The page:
nelson Mandela was the complete opposite of David Cameron’ nelson was a true leader Cameron will go down in history as a person who cared nothing for the vulnerable’ he only cared like so many leaders of today for himself and close friends and family only

  5. dougieshroom (@dougieshroom)

    Andy Robertson-Fox. How was Mandelas early life questionable? Read the transcript of his speech from his Trial in 1964 . He eloquently explains his actions and the reasons behind them. If you are fighting for freedom it’s inevitable that blood will get spilt. I can’t see any of our current political leaders being prepared to make a stand and sacrifice so much for what they believe in, can you?

    1. Andy Robertson-Fox

      While he may explain his actions and the reasons behind them Mandela realised that the shedding of blood was counter productive and abandoned that path and followed and advocated the one of peaceful protest. What current political leaders might do is irrelevant

      1. Mikky Hunter

        Ok Andy you are indicative of the type of mentality that needs to be mummified immediately. Fighting for freedom is the mantra of Britain and US led softies into despotic regions of the globe while in the process much blood is shed so what makes Mandela different? In my own country why the he’ll would I protest peacefully these are the actions of a people who feel they need to beg for freedom from their masters. The freedom south Africa needs can not be negotiated. 80 % of the land there is owned by a handful of whites that’s what I can’t understand or accept the double standards. We need more Mugabes

    2. Duncan

      Ghandi was fighting for freedom without spilling blood… Nothing inevitable about it.

      …also not necessarily saying that it is wrong to spill blood to achieve freedom, just that effective protest doesn’t require it.

  6. John Judd Buckley

    Cameron is a Lying hypocrite..Just like the rest of his CONalition.When the shadow chancellor replied to the budget speech,and highlighted ATOS and DWP for the misery poverty and suicides caused by his kind,,,not one face on the CONalition benches showed any kind of remorse or regret

  7. Nina

    “Overcoming poverty is not a task of charity, it is an act of justice. Like Slavery and Apartheid, poverty is not natural. It is man-made and it can be overcome and eradicated by the actions of human beings.” – Nelson Mandela

    It is within David Cameron’s power to end poverty for all in the UK. Instead, we have benefit sanctions. Slave labour workfare schemes. Tax cuts for the rich at the expense of the poor and disabled. The list goes on and on.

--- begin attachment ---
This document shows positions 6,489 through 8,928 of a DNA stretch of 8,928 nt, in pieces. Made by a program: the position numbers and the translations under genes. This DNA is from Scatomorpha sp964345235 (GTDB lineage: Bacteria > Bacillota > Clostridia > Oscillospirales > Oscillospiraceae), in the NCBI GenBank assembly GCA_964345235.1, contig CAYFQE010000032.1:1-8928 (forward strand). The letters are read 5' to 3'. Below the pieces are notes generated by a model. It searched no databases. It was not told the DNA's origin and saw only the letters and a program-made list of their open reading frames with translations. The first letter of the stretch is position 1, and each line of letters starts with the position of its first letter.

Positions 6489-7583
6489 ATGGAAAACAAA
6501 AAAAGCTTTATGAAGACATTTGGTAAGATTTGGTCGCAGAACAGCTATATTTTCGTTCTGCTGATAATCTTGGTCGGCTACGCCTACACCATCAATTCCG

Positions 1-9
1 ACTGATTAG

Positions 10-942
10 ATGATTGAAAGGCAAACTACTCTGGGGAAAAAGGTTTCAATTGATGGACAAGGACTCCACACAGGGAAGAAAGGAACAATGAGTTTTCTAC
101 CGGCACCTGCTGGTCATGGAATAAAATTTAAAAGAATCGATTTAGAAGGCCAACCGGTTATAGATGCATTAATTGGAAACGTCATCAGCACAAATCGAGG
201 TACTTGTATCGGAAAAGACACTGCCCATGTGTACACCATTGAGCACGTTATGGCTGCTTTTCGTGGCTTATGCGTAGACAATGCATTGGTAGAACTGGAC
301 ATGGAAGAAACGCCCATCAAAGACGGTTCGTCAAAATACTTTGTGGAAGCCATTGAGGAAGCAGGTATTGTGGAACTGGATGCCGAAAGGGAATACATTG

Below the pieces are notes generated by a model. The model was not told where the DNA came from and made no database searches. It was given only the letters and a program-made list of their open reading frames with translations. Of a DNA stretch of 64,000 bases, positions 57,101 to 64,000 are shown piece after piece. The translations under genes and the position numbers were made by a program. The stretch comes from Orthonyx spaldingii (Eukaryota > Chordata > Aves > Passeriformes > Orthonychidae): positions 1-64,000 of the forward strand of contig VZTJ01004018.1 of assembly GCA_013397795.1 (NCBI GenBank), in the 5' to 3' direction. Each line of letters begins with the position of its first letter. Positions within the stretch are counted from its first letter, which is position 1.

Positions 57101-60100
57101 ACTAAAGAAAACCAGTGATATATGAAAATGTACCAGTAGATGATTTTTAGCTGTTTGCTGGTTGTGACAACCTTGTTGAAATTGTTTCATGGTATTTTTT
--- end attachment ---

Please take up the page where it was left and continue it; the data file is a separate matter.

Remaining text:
David Cameron says: “A great light has gone out in the world” while wilfully ignoring the lessons Mandela had to teach.

    That is hypocrisy.

    It’s not the responsibility of towering figures, legends or heros to be humanitarian, Mr. Cameron; it’s the responsibility of us all. It’s your responsibility as much as it is mine, as much as it was his.

    Shame on you.

    Thank you for this post, Mike.

    1. Mike Sivier

      This is a terrific comment, Nina, and I urge you to send it to Cameron himself – and to the national press. Even if it doesn’t get published, it will be worthwhile.

    2. StopWhinging

      Cameron doesn’t have the means to end all poverty in this country, it’s too expensive. Tax cuts for the rich made no difference to anyone below them as there aren’t that many to generate a meaningful amount of cash. How long will people keep harping on about that… get over it. If you were a millionaire you wouldn’t be complaining. Benefit sanctions are required because it’s too easy to sit on your arse doing sod all about being unemployed when the benefits are too high. They should be used just to get you through the hard times, not fund a lifestyle. The only person who is responsible to make your life better is yourself… people should stop whinging that other people aren’t helping them and get off their arse and do something about it. I did and I moved up from struggling on £60 per week to now being very comfortable, it was very hard work but I got there and I’m proud of my achievements. People who complain about how hard life is under the {insert whatever party you want here} government will never do what I’ve done because they think everyone else should do it for them…